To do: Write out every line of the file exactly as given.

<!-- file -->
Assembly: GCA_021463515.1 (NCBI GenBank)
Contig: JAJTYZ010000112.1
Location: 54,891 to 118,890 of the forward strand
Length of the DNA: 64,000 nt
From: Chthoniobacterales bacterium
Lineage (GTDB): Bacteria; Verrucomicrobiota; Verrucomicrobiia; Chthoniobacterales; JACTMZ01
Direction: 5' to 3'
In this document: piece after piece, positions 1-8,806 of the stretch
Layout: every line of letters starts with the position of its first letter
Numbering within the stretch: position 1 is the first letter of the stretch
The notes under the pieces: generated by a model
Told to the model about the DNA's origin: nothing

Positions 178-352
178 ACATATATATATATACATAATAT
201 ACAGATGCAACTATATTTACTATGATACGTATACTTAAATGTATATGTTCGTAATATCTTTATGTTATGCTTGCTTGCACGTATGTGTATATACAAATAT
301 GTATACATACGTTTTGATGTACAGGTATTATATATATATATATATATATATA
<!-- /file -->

Assembly: GCA_021463515.1 (NCBI GenBank)
Contig: JAJTYZ010000112.1
Location: 54,891 to 118,890 of the forward strand
Length of the DNA: 64,000 nt
From: Chthoniobacterales bacterium
Lineage (GTDB): Bacteria; Verrucomicrobiota; Verrucomicrobiia; Chthoniobacterales; JACTMZ01
Direction: 5' to 3'
In this document: piece after piece, positions 1-8,806 of the stretch
Layout: every line of letters starts with the position of its first letter
Numbering within the stretch: position 1 is the first letter of the stretch
The notes under the pieces: generated by a model
Told to the model about the DNA's origin: nothing

Positions 178-352
178 ACATATATATATATACATAATAT
201 ACAGATGCAACTATATTTACTATGATACGTATACTTAAATGTATATGTTCGTAATATCTTTATGTTATGCTTGCTTGCACGTATGTGTATATACAAATAT
301 GTATACATACGTTTTGATGTACAGGTATTATATATATATATATATATATATA